The Supreme Court just handed down its decision in McCullen v. Coakely. It’s not pretty, but it could be worse. For now the concept of the buffer zone survives, although the 35 foot buffer zone adopted by the state of Massachusetts has been struck down. It’s not a total loss, and it is at least encouraging that the unanimous opinion speaks favorably of various other approaches states can take to address congestion and violence in front of abortion clinics.
Of course, it’s less than encouraging how little the court seems to hear states when they say “these things don’t work, though.” And that’s if you’ve got a state that gives a damn in the first place. That’s not what I want to talk about, though. I’m too angry. I’m angry that the opinion is unquestioningly and simperingly sympathetic to the protestors.
You can read the entirety of the opinion if you wish; I can’t recommend that
you do. For now, go ahead and skip ahead to page 19 of the opinion.* Beneath the “A” is where the court addresses the real meat of the matter: has the buffer zone placed a burden on the free speech activities of these sweet little grandmotherly types?
Yes, indeed it has! And the examples cited in the opinion all come from the protesters themselves. Who would know better, and report more accurately? “The burdens on petitioners’ speech have clearly taken their toll. Although McCullen claims that she has persuaded about 8o women not to terminate their pregnancies since the 2007 amendment… she also says that she reaches “far fewer people” than she did before the amendment.” So, the amendment has resulted in far fewer women being “reached,” has it? And “reached” by what definition? We know that the antis sometimes scare clients off, sometimes cause them to reschedule, sometimes even get them into the CPC – hell, maybe they actually have convinced some clients not to get the procedure. But I’m not sure that’s “reaching” people as a strictly factual matter, you know? And I’m also not sure self-reporting from the antis is all that great.
The court is, though. They cite another anti: “She estimated having about 100 successful interactions over the years before the 2007 amendment, but not a single one since.” Again, I think most escorts know that antis have a pretty wonky sense of “success,” and I’m still pretty skeptical of… well, of anything that comes out of an anti’s mouth, quite frankly. But hey, here’s another anti quoted in the court’s opinion: “…[O]nly one woman out of 100 will make the effort to walk across [the street] to speak with [her].” So we’re clear: the court says the buffer zone has placed a substantial burden on protesters, because they are having a “lower success” rate. We’re all clear on that? OK!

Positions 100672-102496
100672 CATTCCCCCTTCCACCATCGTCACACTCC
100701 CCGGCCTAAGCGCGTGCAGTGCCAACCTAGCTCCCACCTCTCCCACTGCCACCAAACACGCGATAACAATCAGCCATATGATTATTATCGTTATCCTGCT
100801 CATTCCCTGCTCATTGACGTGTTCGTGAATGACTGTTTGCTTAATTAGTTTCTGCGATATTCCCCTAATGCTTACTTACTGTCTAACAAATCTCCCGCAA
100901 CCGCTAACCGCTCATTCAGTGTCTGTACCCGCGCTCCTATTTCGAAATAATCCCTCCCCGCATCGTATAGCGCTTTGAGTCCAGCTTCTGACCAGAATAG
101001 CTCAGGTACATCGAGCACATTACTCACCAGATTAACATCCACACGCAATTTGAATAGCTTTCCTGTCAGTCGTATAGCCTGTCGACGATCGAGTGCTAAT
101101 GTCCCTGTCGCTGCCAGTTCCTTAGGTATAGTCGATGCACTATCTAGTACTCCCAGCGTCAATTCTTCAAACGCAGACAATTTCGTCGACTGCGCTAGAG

The court goes on to describe the difficulty of placing literature “near their hands,” an issue on which McCullen is quoted earlier in the opinion: “For example, in uncontradicted testimony, McCullen explained that she often cannot distinguish patients from passerby outside the Boston clinic.” The buffer zone, you see, reduces the length that a client must walk while subject to these interactions, dramatically lessening that precious window of time in which antis must decide whether a given woman walking down the street is headed to the book store, the taco stand, or the abortion clinic.
In the days to come, there will be plenty of in-depth, intelligent legal analysis, which I look forward to reading. But clients trying to get in the abortion clinic do not have the luxury of considering only the legal complexities at play. Clients trying to access abortion are doing so in a world where, overwhelmingly, men believes themselves to be utterly entitled to the time, personal space, and bodies of women as a class. And within that cultural milieu, seeing the same thing spelled out by the court, this unanimous opinion that the First Amendment rights of the antis are violated when they don’t get to know precisely what a woman walking down the street is up to, when they are obliged to “raise their voices,” when good gawd, maybe women do not want to walk across the street to talk to them… well, that’s not a message that really needed repeating, now was it?
This decision handed down today does not exist in a legal vacuum; the law of the land is not supportive of women’s bodily autonomy in general. And it does not exist in a social vacuum: the message of this vulgar opinion is one women are used to hearing every damn day: you belong not to yourself, but to others. When you walk down the sidewalk on Market between 1st and 2nd while female, the antis swarm you. They assume you are there for an abortion. They do not take no for an answer from passerby any more than they do from clients. They will shove literature in clients’ faces no matter how many times they are told no.
And now they have a unanimous ruling from the highest court in the land that does not merely strike down buffer zones, but does so in language that glowingly affirms every last ugly bit of entitlement and lack of respect for consent that I have seen out on the sidewalk. Nice.
* (I’m using the PDF of the slip opinion available on the court’s website.)